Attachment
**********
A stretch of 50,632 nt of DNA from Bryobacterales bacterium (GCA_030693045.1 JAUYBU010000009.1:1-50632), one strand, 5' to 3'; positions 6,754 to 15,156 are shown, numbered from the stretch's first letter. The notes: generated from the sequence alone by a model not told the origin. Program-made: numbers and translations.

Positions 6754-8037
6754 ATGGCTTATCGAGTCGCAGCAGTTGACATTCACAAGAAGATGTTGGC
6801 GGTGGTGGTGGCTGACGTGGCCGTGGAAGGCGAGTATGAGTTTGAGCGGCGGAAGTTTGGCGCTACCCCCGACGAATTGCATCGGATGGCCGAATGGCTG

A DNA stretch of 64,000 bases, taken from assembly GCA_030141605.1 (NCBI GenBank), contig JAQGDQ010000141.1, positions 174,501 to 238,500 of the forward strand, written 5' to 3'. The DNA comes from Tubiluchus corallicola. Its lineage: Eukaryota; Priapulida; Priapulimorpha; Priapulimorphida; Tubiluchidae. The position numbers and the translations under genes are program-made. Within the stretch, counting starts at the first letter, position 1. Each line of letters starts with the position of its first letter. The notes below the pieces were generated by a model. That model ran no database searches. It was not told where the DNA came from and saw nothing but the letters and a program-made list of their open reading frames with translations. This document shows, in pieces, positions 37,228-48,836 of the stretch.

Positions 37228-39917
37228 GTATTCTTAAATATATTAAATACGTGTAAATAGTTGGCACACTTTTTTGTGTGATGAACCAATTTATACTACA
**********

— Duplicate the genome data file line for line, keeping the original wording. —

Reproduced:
A stretch of 50,632 nt of DNA from Bryobacterales bacterium (GCA_030693045.1 JAUYBU010000009.1:1-50632), one strand, 5' to 3'; positions 6,754 to 15,156 are shown, numbered from the stretch's first letter. The notes: generated from the sequence alone by a model not told the origin. Program-made: numbers and translations.

Positions 6754-8037
6754 ATGGCTTATCGAGTCGCAGCAGTTGACATTCACAAGAAGATGTTGGC
6801 GGTGGTGGTGGCTGACGTGGCCGTGGAAGGCGAGTATGAGTTTGAGCGGCGGAAGTTTGGCGCTACCCCCGACGAATTGCATCGGATGGCCGAATGGCTG

A DNA stretch of 64,000 bases, taken from assembly GCA_030141605.1 (NCBI GenBank), contig JAQGDQ010000141.1, positions 174,501 to 238,500 of the forward strand, written 5' to 3'. The DNA comes from Tubiluchus corallicola. Its lineage: Eukaryota; Priapulida; Priapulimorpha; Priapulimorphida; Tubiluchidae. The position numbers and the translations under genes are program-made. Within the stretch, counting starts at the first letter, position 1. Each line of letters starts with the position of its first letter. The notes below the pieces were generated by a model. That model ran no database searches. It was not told where the DNA came from and saw nothing but the letters and a program-made list of their open reading frames with translations. This document shows, in pieces, positions 37,228-48,836 of the stretch.

Positions 37228-39917
37228 GTATTCTTAAATATATTAAATACGTGTAAATAGTTGGCACACTTTTTTGTGTGATGAACCAATTTATACTACA